Finally, as described, the trail is only 3 ½ miles long so if you’re looking to spend a day riding, obviously this isn’t the trail for you. I did two complete roundtrips and added in some of the neighborhoods to finish with 17 miles.
This trail might be good for hiking but it is terrible for biking. Very narrow in most spots. It is real bumpy and poorly maintained. Compared to the rail trail in York County, PA, this Maryland trail is a major disappointment.
Parts of this trail are a bit steep, but that's OK since you're expected to use your muscles when you bicycle. I like the parts of the trail that are closer to quiet parks and go through forests. When you're closer to places like Randolph Rd., Capital Beltway, Norbeck, or Viers Mill, it's very loud.
First time on this trail, and impressed by the work that went into putting it together (a lot of boardwalks/bridges). Great local resource in Damascus/Mount Airy area. The hill at the southern end is a workout, but overall an easy ride.
Nice trail that intersects with the Rock Creek Trail near Norbeck Road. Well marked, smooth, and wide. The section from Rock Creek Trail to the lakeside portion is just over half a mile, and is very nice. Once you get to the lakeside portion to the left there is an elevated section overlooking the south end of the lake that is quite picturesque, which ends at Avery Road parking area. To the right the trail follows former park road (now closed to motor vehicles), and is quite wide. The paved trail ends 2/10's of a mile past where it intersects with Trailway Drive. Low traffic volume surface streets can also be used to connect to the Intercounty Connector Trail (ICC Trail) from Trailway Drive, which is just under three miles away. Suggested route: Trailway Dr. to left on Bauer, right on Emory, left on Sunflower, left on Hornbeam, right on Sycamore, left on Pinetree, right on Emory, to ICC Trail.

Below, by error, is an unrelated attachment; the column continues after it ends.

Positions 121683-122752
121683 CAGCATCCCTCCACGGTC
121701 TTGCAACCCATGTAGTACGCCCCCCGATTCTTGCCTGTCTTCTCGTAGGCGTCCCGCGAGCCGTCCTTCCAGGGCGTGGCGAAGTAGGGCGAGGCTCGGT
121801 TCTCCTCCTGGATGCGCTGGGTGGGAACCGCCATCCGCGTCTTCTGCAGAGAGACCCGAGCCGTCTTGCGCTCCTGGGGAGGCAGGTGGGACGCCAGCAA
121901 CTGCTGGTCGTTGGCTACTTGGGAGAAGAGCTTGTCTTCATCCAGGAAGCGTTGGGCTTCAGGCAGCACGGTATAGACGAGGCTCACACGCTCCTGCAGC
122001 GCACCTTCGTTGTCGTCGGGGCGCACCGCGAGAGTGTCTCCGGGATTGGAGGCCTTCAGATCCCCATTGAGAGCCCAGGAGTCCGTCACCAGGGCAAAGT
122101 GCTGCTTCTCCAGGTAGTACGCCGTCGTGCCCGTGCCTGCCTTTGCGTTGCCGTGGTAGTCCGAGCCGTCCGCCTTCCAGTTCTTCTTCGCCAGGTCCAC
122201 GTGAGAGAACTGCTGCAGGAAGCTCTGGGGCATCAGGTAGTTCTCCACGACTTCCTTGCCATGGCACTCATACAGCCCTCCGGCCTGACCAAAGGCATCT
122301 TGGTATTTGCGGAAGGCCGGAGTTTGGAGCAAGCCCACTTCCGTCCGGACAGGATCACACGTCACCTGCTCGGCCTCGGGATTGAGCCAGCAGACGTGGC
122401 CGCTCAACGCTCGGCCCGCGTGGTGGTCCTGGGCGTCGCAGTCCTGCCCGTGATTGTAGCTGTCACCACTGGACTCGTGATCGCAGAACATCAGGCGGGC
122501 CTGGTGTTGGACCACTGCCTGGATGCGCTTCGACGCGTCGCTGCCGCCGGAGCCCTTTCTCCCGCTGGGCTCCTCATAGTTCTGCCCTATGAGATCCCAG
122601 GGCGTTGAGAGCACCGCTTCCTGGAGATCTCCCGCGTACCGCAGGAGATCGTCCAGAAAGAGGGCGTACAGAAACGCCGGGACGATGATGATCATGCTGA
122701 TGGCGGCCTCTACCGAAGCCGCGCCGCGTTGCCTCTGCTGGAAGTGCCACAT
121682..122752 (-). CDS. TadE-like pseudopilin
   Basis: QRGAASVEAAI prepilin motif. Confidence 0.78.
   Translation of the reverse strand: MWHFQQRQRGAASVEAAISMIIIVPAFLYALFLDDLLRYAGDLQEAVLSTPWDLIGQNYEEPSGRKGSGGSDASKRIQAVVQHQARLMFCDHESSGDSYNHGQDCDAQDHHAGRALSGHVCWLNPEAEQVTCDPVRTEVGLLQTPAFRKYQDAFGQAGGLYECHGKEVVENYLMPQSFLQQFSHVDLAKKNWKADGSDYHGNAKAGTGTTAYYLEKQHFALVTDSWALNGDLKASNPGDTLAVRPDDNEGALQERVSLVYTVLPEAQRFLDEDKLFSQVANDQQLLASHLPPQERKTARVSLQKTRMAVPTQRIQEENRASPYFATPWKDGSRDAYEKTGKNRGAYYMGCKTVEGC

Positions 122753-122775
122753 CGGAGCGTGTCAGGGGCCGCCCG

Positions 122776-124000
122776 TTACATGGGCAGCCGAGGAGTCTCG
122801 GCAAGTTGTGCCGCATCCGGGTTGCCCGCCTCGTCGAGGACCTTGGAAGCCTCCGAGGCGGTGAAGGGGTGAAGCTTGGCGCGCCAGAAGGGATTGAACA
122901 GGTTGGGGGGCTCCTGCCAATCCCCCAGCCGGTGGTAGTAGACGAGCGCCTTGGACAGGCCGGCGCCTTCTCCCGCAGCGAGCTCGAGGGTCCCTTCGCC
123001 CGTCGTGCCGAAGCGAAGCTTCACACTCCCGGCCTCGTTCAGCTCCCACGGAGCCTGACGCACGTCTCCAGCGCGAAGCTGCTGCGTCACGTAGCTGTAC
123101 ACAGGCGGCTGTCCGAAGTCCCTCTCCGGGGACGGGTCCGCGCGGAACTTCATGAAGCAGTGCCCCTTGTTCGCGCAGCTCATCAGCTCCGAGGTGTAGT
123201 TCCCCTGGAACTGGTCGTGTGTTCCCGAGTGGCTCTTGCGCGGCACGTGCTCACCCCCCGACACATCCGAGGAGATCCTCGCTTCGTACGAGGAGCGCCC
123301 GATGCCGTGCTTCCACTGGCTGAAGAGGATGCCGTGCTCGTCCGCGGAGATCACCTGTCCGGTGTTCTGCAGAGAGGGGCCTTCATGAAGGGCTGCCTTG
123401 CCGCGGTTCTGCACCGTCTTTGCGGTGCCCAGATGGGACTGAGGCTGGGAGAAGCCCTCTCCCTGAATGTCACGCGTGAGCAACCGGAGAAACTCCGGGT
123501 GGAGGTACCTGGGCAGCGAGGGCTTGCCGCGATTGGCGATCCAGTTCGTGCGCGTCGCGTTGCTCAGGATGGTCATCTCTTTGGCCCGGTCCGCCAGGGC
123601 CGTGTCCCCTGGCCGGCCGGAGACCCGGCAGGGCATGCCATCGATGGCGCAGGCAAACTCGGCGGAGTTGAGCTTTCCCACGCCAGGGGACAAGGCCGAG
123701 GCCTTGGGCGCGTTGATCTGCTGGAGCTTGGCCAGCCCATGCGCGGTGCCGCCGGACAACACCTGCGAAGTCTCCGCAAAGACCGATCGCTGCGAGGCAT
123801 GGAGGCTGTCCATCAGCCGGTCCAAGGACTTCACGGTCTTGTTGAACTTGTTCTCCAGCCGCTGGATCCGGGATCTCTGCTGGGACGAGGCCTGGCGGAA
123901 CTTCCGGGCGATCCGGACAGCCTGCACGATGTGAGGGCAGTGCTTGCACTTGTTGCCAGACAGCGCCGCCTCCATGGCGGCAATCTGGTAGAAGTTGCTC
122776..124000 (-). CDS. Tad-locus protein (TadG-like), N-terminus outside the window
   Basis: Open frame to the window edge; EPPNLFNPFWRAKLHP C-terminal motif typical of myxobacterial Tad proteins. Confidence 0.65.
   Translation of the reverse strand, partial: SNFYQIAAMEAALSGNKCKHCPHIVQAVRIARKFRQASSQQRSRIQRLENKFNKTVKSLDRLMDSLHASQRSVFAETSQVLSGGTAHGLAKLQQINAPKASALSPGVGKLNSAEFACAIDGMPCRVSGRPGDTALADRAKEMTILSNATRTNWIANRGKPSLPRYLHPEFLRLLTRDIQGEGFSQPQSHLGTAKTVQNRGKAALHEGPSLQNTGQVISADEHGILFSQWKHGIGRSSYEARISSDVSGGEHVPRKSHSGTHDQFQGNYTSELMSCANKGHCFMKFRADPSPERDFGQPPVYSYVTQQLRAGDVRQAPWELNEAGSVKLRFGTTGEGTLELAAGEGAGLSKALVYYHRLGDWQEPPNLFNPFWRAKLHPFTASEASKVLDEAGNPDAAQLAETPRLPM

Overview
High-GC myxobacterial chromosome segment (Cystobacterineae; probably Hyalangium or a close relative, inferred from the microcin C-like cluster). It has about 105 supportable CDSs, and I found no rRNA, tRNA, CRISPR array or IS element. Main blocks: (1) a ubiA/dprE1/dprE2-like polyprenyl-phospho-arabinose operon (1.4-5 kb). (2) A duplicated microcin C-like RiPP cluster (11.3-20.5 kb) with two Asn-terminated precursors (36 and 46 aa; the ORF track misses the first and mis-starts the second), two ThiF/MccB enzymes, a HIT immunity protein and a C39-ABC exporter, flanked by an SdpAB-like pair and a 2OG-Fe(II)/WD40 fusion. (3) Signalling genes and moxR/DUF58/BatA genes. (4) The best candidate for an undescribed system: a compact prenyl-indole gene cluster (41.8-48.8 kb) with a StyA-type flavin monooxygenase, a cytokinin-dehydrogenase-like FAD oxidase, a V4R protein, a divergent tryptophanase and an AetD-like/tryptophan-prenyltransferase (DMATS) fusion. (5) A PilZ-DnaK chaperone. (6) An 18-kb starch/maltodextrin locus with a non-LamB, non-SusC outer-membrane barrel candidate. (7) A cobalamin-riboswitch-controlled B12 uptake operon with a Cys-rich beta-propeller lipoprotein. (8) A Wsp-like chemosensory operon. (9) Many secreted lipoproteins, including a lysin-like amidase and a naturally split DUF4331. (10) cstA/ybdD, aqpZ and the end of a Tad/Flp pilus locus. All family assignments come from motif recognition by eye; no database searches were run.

This was my first ride on the C & O in years. I've stayed away due to rough gravel, pot holes, and rocks that even my hybrid couldn't overcome. But recently I heard that there had been resurfacing at Shepherdstown. What a world of difference! Crushed limestone that is compacted into a very level trail. We rode north from Dargan Bend to a couple miles past Shepherdstown. Dargan Bend was the closest parking lot we could find across from Harper's Ferry. Being there in late fall, the trees were bare but the river views were great. The trail north of Shepherdstown is gravel with rocks protruding here and there, making for a rough ride. We only traveled until hitting 10 miles from our start before turning back. Our timing couldn't have been worse as there was some kind of a foot race going on, but since we traveled 100 miles to get here we rode anyway. (I checked the NPS.gov website before going but saw no mention of the race, so not sure how one finds out about events on the towpath.) Overall, though, it was a great 20 mile ride.